Amalia Kessler


Mitchel de S.-O.-L'E. Lasser, Judicial Deliberations: A Comparative Analysis of Judicial Transparency and Legitimacy. Oxford: Oxford University Press, 2004. Pp. 382. $99.00 (cloth).

Mitchel de S.-O.-L'E. Lasser's Judicial Deliberations is an ambitious, important, and innovative book, which adds greatly to our understanding of particular legal systems, of the ways in which differing configurations of discourse and institutional practice promote core rule-of-law values, and of comparative methodology itself. Beautifully written and wideranging in scope, it is likely to become a classic in the field.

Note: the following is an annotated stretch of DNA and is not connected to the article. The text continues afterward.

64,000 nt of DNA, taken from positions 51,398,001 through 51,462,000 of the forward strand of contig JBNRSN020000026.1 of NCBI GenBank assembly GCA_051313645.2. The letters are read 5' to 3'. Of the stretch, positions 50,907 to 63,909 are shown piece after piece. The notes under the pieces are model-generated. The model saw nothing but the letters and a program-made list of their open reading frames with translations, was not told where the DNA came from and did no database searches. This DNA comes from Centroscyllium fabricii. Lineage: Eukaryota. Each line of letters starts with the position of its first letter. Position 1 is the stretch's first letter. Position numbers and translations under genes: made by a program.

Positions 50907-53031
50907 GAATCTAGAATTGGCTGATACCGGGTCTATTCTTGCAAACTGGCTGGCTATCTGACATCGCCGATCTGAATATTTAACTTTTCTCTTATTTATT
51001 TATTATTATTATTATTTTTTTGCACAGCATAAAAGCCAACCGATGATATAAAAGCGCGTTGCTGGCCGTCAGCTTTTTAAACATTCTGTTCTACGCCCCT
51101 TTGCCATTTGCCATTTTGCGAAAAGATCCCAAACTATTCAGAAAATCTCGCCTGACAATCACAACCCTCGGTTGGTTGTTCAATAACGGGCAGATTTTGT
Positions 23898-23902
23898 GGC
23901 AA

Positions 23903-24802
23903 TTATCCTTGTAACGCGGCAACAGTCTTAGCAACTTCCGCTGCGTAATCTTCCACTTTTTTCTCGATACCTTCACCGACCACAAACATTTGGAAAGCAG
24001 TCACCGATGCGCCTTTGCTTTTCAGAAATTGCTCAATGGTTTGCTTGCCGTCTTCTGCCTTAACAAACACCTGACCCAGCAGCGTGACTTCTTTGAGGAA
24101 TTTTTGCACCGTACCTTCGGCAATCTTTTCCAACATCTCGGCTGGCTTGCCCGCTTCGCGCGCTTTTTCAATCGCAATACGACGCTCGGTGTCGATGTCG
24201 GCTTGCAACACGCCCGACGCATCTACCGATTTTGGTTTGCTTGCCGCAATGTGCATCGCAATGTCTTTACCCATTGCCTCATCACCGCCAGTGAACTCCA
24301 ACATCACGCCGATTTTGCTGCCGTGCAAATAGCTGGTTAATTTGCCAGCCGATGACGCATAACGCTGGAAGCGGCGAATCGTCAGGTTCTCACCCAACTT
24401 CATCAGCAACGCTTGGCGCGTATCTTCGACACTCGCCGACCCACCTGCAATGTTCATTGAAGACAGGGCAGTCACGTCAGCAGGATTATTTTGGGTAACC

Lasser pursues three different, but interrelated goals, which I address, in turn, below. First, he describes judicial discourse in the French and American legal systems (as well as in the European Court of Justice (ECJ)) and does so in a way that significantly challenges and reworks the paradigm long established among American comparative-law scholars. Second, he argues that each system's judicial discourse (along with its ideological and institutional commitments) leads it to pursue (and follows from) its own distinctive solution to fundamental problems in democratic governance, including ensuring judicial accountability and promoting meaningful deliberation. Third, he reflects on the nature of comparative methodology and argues for the need to overcome comparatists' tendency to identify themselves as proponents of either similarity or difference.